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Harrell Library hosts first health care hackathon

Traditionally, a “hackathon” has referred to a 24-hour event where programming teams compete to build the best app prototype related to a chosen theme, but the definition has expanded in recent years. In today’s innovation landscape, a hackathon can be any event where people work collaboratively over an extended period of time to generate solutions around a topic of interest. In other words, people work together to find a “hack” to fix various problems relevant to today.

On May 28, Harrell Health Sciences Library hosted its first Health Care Hackathon. The theme chosen for the event was “Improving Communication in Health Care.” Attended by a variety of members of the Penn State Health and Penn State community, the event was held virtually due to statewide stay-at-home measures. Nonetheless, it was a dynamic day of collaboration and communication across lines of departments, roles and areas of expertise.

The day began with a kickoff meeting via Zoom to introduce participants to the hosts, judges and general schedule for the event. Then, participants split into four teams to spend time developing their ideas and presentations. During the working sessions, each group received check-ins from judges to discuss their progress. At the end of the day, each team had five minutes to present their idea to the judges in a flash presentation that included some form of mockup or initial prototype.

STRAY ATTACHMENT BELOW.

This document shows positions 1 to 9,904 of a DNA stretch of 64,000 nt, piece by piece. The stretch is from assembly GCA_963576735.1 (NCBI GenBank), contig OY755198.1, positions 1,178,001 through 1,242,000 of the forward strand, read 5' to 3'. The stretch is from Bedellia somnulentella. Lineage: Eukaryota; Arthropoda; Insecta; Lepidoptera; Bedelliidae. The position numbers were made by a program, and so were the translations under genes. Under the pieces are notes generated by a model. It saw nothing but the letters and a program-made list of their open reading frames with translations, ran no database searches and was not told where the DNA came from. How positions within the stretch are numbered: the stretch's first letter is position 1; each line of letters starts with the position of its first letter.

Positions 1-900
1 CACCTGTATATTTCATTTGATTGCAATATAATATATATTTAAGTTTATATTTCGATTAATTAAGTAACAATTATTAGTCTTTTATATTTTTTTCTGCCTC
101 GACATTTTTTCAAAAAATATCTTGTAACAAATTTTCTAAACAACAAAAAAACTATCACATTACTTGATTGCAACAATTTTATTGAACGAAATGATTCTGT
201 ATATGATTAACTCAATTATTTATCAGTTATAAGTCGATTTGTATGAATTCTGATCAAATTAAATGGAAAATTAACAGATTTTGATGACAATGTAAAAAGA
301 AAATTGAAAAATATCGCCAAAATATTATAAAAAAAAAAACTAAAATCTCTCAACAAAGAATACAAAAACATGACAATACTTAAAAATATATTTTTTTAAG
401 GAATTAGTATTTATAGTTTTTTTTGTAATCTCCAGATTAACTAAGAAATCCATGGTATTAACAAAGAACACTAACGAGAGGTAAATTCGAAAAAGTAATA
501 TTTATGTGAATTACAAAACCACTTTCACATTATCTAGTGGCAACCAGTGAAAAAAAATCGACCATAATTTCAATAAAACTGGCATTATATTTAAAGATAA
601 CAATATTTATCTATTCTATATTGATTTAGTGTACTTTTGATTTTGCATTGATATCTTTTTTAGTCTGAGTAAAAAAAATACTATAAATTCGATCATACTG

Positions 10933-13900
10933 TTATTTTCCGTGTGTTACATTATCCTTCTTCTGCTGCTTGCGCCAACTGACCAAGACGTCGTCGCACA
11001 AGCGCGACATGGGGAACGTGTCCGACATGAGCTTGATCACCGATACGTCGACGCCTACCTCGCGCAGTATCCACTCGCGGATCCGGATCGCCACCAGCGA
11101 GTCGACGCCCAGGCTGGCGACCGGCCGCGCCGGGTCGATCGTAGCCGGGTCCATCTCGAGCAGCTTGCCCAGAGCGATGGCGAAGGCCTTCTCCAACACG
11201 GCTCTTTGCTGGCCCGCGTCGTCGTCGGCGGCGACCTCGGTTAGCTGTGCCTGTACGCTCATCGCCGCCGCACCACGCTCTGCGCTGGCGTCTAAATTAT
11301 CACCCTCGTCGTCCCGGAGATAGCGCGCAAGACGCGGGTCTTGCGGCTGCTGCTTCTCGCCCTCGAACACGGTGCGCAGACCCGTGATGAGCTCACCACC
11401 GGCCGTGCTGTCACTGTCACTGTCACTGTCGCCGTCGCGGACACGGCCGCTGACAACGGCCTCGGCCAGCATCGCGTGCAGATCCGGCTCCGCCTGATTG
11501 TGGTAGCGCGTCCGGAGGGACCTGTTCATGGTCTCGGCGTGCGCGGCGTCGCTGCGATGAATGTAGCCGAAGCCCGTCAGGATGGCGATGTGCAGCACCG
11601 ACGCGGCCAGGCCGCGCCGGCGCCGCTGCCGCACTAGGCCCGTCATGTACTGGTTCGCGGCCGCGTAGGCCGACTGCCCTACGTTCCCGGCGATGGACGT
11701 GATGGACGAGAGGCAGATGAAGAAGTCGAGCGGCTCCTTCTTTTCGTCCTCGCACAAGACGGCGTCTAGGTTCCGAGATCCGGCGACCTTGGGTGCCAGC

While the judges were impressed with all four presentations, the winning idea came from nurse Iris Li and developer Charlie Crandall. They presented an idea for a Patient Navigator app that would be “an enhancement to the patient portal to increase patient satisfaction by giving them relevant information in a timely fashion while easing the burden placed on providers and staff.” The app would integrate existing resources such as the patient portal and shuttle service app, and streamline the patient experience in three areas. There would be a physical navigator similar to GPS or map of campus, an experience navigator that would give patients a “progress bar” of their visit, and a knowledge navigator to help patients better understand their care. The team described a real-world situation where the app could improve patient interaction with the system by managing expectations for the timing and process of release from a hospital visit. It was exciting to see how the experience and perspective of both group members contributed to the success of this idea’s development.

Those interested in participating in a future Health Care Hackathon at Harrell Health Sciences Library should keep an eye on the upcoming events page of the library’s website for the next one and other related events.

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